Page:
Cornish Food

Cornwall is famous for certain types of food.

Obviously the one item of food that everyone associates with Cornwall is the Pasty. The Cornish Pasty is essentially a beef pie, with potato, onion, swede(turnip). salt and a lot of pepper in. As far as the origins of the pasty goes, it is believed that the miners used pasties as their packed lunch and the pastry was used to keep the food fresh. In those times, fish instead of beef is more likely to have been in the contents and fruit or jam at the other end is another possibility as a dessert. There are many good bakers in Cornwall who sell home-made pasties in various sizes, but as with most food, we would recommend eating them when they are fresh (most of them are made for lunch times and you often see the locals queue for them in busy times. A steak pasty rather than a mince one is more expensive but better for it. In our opinion they do not microwave well, so if you don't have them when they are oven-hot they are better cold rather than warmed in that way. One of the pasty traditions is that if you are lucky enough to have them made for you, quite often they have the initial of the person who they are made for on the top of the pasty. This allows for a specific content (eg no onions / less potatoes etc) for the consumer.

The farming land in Cornwall is very suited to Dairy farming and so there is a strong tradition in dairy products such as Milk, Cream, Butter and Cheese. Although today the Cattle breeds are more international than they were in the past, Cornwall boasts a good number of Channel Island herds that give a very high cream content to the milk used for "Gold Top Milk". The major UK dairies have strong connections in Cornwall and Cornish Clotted Cream is arguably the best cream within the UK. It is usually more yellow than the cream found elswhere and is often served as Cornish Cream Teas with Jam and Scones (although bread splits were believed to be more traditional in the area. Likewise Cornish Butter is more yellow than many others.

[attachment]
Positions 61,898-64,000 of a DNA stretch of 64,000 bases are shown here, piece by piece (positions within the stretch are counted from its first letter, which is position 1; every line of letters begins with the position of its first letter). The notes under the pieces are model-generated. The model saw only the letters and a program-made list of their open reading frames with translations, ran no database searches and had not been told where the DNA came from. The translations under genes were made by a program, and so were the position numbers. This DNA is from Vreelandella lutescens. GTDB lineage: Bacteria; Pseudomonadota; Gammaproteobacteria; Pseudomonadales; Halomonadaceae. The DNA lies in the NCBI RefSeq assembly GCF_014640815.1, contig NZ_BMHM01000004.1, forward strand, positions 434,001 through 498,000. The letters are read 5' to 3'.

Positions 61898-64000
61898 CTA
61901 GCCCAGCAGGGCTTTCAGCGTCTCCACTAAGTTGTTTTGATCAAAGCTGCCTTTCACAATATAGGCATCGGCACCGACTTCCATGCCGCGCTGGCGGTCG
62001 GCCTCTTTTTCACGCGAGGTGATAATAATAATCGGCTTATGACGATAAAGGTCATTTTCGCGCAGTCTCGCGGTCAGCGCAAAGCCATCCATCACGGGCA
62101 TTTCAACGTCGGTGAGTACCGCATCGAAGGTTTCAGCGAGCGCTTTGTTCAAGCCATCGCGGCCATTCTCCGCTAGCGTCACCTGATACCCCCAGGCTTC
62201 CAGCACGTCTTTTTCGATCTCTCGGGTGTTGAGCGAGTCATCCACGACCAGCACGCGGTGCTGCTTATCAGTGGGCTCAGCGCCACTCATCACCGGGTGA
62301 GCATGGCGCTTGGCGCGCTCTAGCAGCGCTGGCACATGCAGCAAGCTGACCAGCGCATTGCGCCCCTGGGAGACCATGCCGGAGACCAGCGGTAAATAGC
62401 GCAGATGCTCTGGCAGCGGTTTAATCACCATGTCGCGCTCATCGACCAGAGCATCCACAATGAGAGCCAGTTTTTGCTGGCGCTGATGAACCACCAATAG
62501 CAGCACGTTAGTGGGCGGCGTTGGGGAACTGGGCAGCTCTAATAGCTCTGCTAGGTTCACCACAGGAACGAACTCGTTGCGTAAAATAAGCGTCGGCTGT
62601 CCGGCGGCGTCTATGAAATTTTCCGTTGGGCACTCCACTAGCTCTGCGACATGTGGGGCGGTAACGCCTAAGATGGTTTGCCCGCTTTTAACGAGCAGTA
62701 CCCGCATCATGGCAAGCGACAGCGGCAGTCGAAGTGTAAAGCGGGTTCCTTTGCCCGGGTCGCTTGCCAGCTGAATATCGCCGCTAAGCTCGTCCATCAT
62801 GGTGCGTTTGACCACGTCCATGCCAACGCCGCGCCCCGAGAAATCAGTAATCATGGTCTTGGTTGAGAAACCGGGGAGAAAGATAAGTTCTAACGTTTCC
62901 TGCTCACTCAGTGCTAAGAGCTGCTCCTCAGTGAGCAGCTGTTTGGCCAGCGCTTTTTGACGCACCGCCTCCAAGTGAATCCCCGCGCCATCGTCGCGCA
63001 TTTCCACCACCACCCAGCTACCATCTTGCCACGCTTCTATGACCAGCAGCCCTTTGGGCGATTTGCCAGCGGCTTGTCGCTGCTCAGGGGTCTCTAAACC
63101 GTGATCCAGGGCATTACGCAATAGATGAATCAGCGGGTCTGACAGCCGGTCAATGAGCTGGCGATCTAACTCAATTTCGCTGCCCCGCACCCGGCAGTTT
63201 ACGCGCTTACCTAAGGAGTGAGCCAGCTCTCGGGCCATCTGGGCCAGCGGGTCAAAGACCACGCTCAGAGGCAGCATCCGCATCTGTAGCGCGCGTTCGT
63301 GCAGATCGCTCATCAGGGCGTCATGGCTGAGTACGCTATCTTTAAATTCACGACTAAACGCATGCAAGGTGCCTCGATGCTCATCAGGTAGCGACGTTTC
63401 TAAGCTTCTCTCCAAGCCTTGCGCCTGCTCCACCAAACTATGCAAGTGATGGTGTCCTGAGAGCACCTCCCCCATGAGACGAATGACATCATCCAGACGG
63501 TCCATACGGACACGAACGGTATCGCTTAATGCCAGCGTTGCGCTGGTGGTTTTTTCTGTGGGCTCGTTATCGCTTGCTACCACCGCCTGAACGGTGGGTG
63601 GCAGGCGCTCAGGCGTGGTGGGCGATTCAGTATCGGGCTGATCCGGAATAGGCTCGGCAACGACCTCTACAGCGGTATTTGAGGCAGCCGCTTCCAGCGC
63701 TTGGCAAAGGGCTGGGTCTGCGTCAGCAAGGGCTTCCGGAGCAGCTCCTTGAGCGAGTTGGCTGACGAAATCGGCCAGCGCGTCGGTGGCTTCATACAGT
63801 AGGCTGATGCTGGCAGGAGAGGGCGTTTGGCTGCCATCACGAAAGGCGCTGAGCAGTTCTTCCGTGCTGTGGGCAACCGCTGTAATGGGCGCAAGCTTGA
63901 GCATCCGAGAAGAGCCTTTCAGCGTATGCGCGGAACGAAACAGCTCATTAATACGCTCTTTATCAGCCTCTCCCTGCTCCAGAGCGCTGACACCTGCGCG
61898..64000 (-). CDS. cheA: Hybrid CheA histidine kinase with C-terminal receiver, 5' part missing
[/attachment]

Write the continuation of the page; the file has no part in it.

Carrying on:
This leads us to Cornish Ice Cream which is an institution. Again the vanilla tends to be more yellow than elsewhere due to the milk and although there are too many firms to mention them all, but we would recommend the small shops where you get the ice cream out of the tin rather than the whipped variety. Among the larger firms we would recommend are Kellys (now available nationwide in supermarkets) and Roskilly's who make excellent ice creams.

There are also quality cheeses available with the Davidstow dairy in North Cornwall now being a name known for it's strong mature Cheddar type cheese. Yarg is a new name to most people, but it is a mature quality cheese that is wrapped in nettles. Both of these cheeses are well recommended.

Cornwall is also famous for it's fish and seafood. Pilchards used to be the primary fish caught in the area, but now Mackerel, Pollack and others are more common. Lobsters, Crabs and Crayfish are also locally caught. There are a number of excellent restaurants cooking fresh local cooked fish and if you are visiting the area, it would be a shame to miss out on them. If you are on a tight budget and staying in self catering, go to the fishmongers or and ask for something locally caught. if you are staying next to a working cove, the fishermen on small boats will sometimes sell some of their catch when they land if you ask politely. Around Falmouth and Helford River there are good Oyster beds, so look out for fresh Oysters.

Saffron Cake is another item to try. It is a sweet(ish) fruit cake with a distinctive yellow colour due to the Saffron. The history of this cake goes back many years and it is believed that saffron was originally traded with the Phoenicians for copper and tin in the Roman times.

Another cake is Hevva Cake or occasional referred to as Heavy cake which again is a fruit cake, but it is whiter, flatter and more solid than Saffron cake. This was probably suitable as a treat that the fishermen could take with them on their long trips at sea.

Other goodies include Cornish Gingerbreads or Cornish Fairings biscuits which are a strong tasting Ginger biscuit with a rough surface, the former sometimes having lemon peel in.

Last but by no means least is Cornish fudge that again is special due to the quality of the local cream and is available at many good shops.

Like many other places Cornwall has international style restaurants and it is not uncommon to see Chinese, Indian or Italian restaurants, but we would definitely recommend trying the locally produced fish, beef and vegetables.

As far as drinks are concerned, although Cornwall has a Cider sometimes spelt Cyder reputation, there are not as many orchards there as you might think, but you could always go to have a look at one such as the Cornish Cyder Farm. Just in case you are not sure what Cider is, it is an alcoholic drink made from fermented apples.

Fine Ales /Beers are also brewed locally with the best known St Austell Brewery being open as an attraction. Cornwall now has a vineyard Camel Valley Vineyard and so locally produced wine is now an option.

The other alcoholic drink that must be mentioned is Cornish Mead which is a fermented drink made from Honey with some restaurants being known by the word Meadery if they serve it.